The Thirty-Nine Articles of Religion are one of the three historic ‘formularies’ of the Church of England. Along with the Book of Common Prayer and the Ordinal they gave the church its distinctive identity at the time of the Reformation, an identity which has had a formative influence on worldwide Anglicanism. Many parts of the Anglican Communion some have returned to these sources to satisfy a genuine hunger for both Anglican tradition and sound Christian doctrine; this book seeks to contribute to this dialogue. Although the Articles have had a checkered history, the intention of The Faith We Confess: An Exposition of the 39 Articles is to take them as they now stand and interpret what they mean for us today. Historical circumstances cannot be avoided completely and are mentioned as necessary, but the main emphasis throughout this text is theological. Author Gerald Bray explores this question: “what do the Articles say about what Anglicans believe and how should they be understood and applied today?
“The historic formularies were designed by Archbishop Thomas Cranmer (1489–1556) to give the English Church a solid grounding in the three fundamental areas of its life—doctrine, devotion and discipline. The Articles provided its doctrinal framework, the Prayer Book settled the pattern of its devotional life and the Ordinal outlined what was expected of the clergy, whose role was the key to the church’s discipline.” (Page 1)
“This book is intended to show that, despite their apparent shortcomings, the Articles are indeed the church’s confession of faith and that they remain indispensable to its mission and identity in the world.” (Page 3)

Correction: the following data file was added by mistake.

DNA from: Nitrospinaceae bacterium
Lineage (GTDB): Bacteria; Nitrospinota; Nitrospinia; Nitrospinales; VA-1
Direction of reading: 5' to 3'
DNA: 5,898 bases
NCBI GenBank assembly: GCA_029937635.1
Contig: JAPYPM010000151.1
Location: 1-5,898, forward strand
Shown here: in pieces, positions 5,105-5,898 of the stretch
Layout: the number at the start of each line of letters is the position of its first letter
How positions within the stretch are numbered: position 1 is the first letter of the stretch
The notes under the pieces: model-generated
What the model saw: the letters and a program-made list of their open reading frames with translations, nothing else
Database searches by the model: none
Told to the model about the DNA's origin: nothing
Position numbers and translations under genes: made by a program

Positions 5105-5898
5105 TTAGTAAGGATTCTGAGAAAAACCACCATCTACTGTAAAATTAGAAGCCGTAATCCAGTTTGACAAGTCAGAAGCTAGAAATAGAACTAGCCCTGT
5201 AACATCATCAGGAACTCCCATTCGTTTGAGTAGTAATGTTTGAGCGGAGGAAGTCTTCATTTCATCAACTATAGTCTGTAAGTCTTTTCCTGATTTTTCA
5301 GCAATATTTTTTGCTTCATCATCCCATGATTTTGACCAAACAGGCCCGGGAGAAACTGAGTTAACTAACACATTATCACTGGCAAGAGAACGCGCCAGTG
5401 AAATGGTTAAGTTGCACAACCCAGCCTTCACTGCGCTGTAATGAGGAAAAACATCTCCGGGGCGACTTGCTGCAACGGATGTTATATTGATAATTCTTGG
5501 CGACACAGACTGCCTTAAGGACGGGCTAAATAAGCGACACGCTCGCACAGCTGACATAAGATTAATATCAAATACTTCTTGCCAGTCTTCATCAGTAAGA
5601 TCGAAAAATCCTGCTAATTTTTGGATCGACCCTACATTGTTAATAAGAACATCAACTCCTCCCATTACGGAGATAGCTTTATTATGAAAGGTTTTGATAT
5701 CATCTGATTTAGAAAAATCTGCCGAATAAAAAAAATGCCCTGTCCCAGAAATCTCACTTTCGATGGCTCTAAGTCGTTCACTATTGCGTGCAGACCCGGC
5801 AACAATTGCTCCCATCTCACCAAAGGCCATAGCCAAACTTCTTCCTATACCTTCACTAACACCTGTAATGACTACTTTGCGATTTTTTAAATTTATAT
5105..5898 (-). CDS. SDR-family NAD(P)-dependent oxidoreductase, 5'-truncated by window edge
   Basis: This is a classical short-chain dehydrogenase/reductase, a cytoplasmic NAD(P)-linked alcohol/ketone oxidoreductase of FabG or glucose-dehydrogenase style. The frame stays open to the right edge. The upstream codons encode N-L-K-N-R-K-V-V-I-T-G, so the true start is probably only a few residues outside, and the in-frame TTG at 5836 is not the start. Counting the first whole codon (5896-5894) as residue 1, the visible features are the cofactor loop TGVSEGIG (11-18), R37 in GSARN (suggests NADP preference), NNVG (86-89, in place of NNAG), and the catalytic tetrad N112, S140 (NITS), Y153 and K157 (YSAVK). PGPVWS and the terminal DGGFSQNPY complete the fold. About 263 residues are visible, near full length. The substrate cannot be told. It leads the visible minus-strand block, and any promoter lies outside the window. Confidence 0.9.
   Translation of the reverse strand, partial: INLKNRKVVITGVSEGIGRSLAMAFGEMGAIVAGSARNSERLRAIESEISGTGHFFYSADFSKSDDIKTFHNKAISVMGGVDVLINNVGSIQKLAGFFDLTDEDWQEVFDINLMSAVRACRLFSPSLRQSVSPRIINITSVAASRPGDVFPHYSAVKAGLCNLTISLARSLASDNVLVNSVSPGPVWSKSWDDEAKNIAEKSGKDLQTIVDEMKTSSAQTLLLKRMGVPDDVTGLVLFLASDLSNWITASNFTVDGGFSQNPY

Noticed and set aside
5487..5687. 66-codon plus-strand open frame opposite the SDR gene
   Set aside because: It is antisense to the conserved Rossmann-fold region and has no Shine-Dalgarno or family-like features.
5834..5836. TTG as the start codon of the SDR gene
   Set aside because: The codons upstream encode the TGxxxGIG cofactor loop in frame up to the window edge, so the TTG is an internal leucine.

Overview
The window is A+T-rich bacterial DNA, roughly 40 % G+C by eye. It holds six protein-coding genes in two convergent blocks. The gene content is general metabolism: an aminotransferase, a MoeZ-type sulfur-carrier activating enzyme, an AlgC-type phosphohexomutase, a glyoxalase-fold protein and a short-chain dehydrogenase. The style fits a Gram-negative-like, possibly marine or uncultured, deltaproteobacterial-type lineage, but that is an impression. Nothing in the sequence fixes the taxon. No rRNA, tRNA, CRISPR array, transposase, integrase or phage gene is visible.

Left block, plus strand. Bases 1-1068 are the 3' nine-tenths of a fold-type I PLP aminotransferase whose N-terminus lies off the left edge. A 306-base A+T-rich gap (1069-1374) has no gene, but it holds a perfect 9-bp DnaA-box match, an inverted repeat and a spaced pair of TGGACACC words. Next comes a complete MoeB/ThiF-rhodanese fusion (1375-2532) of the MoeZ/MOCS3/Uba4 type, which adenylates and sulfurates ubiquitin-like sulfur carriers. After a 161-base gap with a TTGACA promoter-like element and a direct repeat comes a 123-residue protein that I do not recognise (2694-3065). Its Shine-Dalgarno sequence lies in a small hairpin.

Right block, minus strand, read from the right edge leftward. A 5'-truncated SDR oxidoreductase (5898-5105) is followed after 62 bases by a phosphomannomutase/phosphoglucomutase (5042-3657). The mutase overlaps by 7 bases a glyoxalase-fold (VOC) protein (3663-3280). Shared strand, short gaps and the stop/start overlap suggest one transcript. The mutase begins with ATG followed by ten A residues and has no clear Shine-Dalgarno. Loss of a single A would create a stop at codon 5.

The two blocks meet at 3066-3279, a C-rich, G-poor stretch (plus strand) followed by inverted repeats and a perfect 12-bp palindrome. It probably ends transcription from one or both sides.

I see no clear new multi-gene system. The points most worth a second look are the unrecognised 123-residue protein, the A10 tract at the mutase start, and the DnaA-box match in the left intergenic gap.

“Nevertheless, the homilies demonstrate the fact that doctrine has to be the starting point for Christian discipleship. Unless we know what we believe and why we believe it, we shall not put it into practice with the consistency and conviction required of true Christians.” (Page 7)
“First of all, ‘impassibility’ was never intended to make God remote from human concerns but rather to insist that his power and sovereignty can in no way be diminished by a suffering inflicted from outside himself.” (Page 20)
“This was the world into which Martin Luther (1483–1546), Thomas Cranmer (1489–1556) and John Calvin (1509–1564) were born. They too believed that complex theological arguments could and should be condensed into brief statements that could be memorised and expounded, rather in the way that a professor would now lecture from his class notes. To put it a different way, their theses or articles were meant to be understood as the tip of an intellectual iceberg, giving a clear outline of what lay concealed beneath the surface.” (Pages 4–5)